Frankie Mason, center, the mother of murder victim Lisa Ann Millican, speaks with reporters after Alabama's parole board refused to release convicted killer Judith Ann Neeley during a hearing in Montgomery, Ala., on Wednesday, May 23, 2018. The victim's younger sisters, Tina Millican, right, and Judy Bradley, left, stand beside her.
Credit: Kim Chandler
Credit: Kim Chandler
This was the first time Neelley was considered for parole since then-Gov. Fob James commuted her death sentence to life on his last day in office — only three days before she was to be electrocuted. She will next be eligible for parole in 2023.
Neelley had told the parole board she wanted to waive consideration now, but leave open the option for parole later.
"Although I am grateful for the opportunity to demonstrate how much God has changed my heart and life over the past 36 years, I know that now is not the right time," Neelley wrote in a letter reported by AL.com. "In order to spare the Millican family the pain and trauma of having to attend the hearing, I have agreed to waive my right to be considered for parole at this time. I will continue to pray daily for God's forgiveness and for peace for the Millican family."
The 13-year-old Millican was the first of two people Neelley admitted to killing in the fall of 1982. The child’s body was found Sept. 28, 1982, while 23-year-old Janice Chapman was killed in North Georgia on Oct. 4, 1982.
Neelley, looking for a young girl for her husband, saw Lisa outside Riverbend Mall in Rome, Georgia, where the teenager had gone for an outing with other adolescents from Ethel Harpst Home in Cedartown.
Judith Neelley and Alvin Neelley took the girl to a Scottsboro, Alabama motel, where they both sexually assaulted her over several days until they took her to the edge of Little River Canyon in Fort Payne, Alabama It was there that Judith Neelley injected Millican six times with Drano and Liquid Plumber and shot the still-conscious girl in the back. The Neelleys then dumped Millican’s body over the edge of an 80-foot cliff. Police found it on the canyon floor four days later.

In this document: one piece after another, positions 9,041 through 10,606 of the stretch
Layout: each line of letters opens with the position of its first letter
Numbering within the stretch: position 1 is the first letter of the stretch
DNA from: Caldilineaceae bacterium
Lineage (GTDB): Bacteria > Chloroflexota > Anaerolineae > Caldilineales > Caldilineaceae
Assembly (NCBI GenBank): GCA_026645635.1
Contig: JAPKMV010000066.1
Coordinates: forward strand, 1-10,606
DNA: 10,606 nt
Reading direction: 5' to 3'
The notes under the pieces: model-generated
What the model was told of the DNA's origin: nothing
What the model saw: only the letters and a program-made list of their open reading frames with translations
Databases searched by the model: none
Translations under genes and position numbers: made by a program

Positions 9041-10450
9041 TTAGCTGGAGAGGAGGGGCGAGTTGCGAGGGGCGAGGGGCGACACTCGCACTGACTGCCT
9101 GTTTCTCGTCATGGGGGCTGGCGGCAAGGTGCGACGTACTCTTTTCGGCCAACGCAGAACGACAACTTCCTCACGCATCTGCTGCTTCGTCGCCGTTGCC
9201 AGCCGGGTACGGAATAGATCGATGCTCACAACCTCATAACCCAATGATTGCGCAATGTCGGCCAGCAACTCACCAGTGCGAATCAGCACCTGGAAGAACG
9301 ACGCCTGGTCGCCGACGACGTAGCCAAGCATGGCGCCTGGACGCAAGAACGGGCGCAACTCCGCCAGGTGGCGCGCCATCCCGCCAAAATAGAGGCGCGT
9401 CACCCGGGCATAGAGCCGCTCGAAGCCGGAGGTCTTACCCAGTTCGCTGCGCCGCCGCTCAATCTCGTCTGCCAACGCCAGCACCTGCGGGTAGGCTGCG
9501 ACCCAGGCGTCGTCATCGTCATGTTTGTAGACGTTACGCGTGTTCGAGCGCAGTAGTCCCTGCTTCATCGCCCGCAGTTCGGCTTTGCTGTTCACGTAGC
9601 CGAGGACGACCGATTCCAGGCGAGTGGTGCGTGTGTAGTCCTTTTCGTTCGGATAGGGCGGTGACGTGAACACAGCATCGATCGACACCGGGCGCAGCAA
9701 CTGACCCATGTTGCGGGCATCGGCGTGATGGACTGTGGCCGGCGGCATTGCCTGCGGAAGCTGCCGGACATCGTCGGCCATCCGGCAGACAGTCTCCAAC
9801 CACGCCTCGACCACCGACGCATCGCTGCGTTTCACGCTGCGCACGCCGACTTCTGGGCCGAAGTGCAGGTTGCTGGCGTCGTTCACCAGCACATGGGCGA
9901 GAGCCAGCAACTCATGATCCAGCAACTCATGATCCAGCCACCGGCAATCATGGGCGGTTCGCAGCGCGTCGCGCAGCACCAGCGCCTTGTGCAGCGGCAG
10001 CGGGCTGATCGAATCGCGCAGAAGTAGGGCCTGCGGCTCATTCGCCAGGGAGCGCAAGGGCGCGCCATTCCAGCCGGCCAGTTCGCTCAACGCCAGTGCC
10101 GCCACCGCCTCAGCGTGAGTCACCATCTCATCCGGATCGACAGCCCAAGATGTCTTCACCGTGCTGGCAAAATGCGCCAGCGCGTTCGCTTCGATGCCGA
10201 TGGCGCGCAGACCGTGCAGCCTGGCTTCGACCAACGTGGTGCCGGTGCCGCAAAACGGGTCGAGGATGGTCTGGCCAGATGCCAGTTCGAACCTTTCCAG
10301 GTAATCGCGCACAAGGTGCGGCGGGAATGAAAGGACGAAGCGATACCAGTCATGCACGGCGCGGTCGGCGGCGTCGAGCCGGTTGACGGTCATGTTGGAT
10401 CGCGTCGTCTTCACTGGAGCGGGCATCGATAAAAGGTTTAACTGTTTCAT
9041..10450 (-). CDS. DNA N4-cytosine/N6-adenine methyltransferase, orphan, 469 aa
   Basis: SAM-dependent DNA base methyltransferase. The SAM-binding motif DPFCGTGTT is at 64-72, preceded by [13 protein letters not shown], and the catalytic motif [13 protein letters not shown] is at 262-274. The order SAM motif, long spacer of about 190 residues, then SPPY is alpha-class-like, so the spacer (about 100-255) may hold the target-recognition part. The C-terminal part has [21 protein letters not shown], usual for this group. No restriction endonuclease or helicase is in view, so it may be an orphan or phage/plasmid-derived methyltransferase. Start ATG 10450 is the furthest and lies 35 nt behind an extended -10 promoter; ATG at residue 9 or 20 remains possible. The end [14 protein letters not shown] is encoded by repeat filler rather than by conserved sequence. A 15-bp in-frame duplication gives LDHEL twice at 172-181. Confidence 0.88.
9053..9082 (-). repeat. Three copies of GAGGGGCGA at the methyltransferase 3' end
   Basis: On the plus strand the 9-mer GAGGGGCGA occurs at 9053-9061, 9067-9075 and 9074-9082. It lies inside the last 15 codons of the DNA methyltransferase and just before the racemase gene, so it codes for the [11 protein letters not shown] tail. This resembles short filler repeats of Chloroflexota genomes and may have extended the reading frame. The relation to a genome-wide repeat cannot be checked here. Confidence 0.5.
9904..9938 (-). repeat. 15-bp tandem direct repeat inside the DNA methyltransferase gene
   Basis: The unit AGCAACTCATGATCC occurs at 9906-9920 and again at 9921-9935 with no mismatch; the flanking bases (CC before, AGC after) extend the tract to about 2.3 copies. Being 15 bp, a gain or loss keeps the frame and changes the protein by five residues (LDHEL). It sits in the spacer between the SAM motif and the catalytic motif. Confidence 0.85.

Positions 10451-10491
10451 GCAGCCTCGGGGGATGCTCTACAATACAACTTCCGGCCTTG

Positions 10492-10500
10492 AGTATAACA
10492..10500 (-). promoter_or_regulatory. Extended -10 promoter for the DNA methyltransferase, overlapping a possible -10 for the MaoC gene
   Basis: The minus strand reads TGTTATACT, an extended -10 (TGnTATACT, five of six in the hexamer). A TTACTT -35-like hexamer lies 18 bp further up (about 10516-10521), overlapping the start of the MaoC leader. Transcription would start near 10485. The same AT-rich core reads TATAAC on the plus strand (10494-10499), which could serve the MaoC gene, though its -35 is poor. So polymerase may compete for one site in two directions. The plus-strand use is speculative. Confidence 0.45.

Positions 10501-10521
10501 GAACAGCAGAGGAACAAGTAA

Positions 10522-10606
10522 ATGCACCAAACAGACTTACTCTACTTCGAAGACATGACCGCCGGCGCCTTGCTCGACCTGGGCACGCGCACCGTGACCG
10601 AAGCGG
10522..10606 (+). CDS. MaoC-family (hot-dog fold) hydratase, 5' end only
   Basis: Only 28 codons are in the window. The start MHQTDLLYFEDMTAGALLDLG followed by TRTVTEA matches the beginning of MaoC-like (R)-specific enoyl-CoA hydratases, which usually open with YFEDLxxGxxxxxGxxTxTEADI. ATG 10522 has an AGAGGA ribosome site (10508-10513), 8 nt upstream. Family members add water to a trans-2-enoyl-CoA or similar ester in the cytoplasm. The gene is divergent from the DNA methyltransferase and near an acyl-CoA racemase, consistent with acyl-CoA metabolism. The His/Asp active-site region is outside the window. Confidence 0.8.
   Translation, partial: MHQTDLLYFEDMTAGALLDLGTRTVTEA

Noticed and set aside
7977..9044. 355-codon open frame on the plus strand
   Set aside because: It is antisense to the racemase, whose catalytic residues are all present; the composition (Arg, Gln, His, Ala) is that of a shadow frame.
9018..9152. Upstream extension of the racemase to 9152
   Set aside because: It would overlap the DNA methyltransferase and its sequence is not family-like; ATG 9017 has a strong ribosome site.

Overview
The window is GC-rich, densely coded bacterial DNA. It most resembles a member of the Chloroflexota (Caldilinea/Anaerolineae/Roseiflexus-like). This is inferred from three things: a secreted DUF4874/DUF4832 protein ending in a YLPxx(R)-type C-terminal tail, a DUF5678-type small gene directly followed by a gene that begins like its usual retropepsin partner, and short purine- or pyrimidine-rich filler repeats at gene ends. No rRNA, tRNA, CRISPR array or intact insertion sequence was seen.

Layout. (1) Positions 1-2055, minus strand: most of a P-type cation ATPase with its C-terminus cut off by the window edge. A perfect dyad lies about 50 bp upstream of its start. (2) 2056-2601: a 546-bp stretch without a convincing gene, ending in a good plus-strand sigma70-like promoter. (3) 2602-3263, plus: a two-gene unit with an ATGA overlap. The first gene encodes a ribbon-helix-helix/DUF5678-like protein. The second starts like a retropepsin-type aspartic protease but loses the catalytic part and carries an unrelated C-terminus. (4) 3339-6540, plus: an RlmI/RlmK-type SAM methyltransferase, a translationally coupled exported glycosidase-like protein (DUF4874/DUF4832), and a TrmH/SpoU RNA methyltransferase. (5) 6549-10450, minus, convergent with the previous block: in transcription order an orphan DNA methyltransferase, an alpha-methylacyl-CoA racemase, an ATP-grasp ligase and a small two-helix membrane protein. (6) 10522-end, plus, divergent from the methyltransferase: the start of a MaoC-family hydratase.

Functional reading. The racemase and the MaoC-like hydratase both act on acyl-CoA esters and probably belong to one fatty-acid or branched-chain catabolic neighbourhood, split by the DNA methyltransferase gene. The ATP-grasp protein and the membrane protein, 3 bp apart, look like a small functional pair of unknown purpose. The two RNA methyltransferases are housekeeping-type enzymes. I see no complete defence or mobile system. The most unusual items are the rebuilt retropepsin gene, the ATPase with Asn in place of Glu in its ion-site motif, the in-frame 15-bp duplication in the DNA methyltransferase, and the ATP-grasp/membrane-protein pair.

The next week, the Neelleys were again in Rome, where they kidnapped Chapman and her fiance, John Hancock. They shot the couple, leaving them near a back road in Catoosa County in northwest Georgia.
Hancock survived and identified Judith Neelley, who was sentenced to life in prison in Georgia for kidnapping Chapman and Hancock.
Alvin Neelley pleaded guilty and was sentenced to life for Chapman’s murder. Alvin Neelley died in a prison near Milledgeville in 2005.
Prosecutors and investigators described Millican’s murder as grisly, unspeakable and horrendous. But the lives of all involved were damaged long before the murders.
Millican, removed from her home in LaFayette because of allegations of neglect and abuse, was placed in four foster homes before entering a group home in Rome, and then one in Cedartown. She had a history of trouble, and it was initially assumed she had run away when she couldn’t be found at the mall.
Judith Neelley was 9 when her father, while drunk, died in a motorcycle crash. Neelley — once an eighth-grade cheerleader and a member of the 4-H Club and the Future Homemakers of America — met Alvin Neelley when he came to her house with a man visiting her mother. Alvin Neelley was 25 at the time and married with three children.
A few weeks later, Judith and Alvin ran away together, living in motel rooms and their car. She was pregnant with twins when she was 16. That’s when Alvin divorced his first wife so they could marry.
The Neelleys supported themselves by stealing, which led to both of them being locked up.
Judith Neelley was at a Macon Youth Development Campus when she delivered her twins. Her third child was born while she was in jail, awaiting trial for Millican’s murder.
Her defense at trial was that she killed Millican to keep her husband from beating her.
Years after she was convicted, with her execution scheduled, then-Gov. Fob James commuted her sentence. Four years later, the Alabama Legislature responded by passing a law that prohibits parole for any inmate whose death sentence was commuted to life. A federal judge ruled, however, that the law could not be applied retroactively to Neelley.
The Associated Press contributed to this article.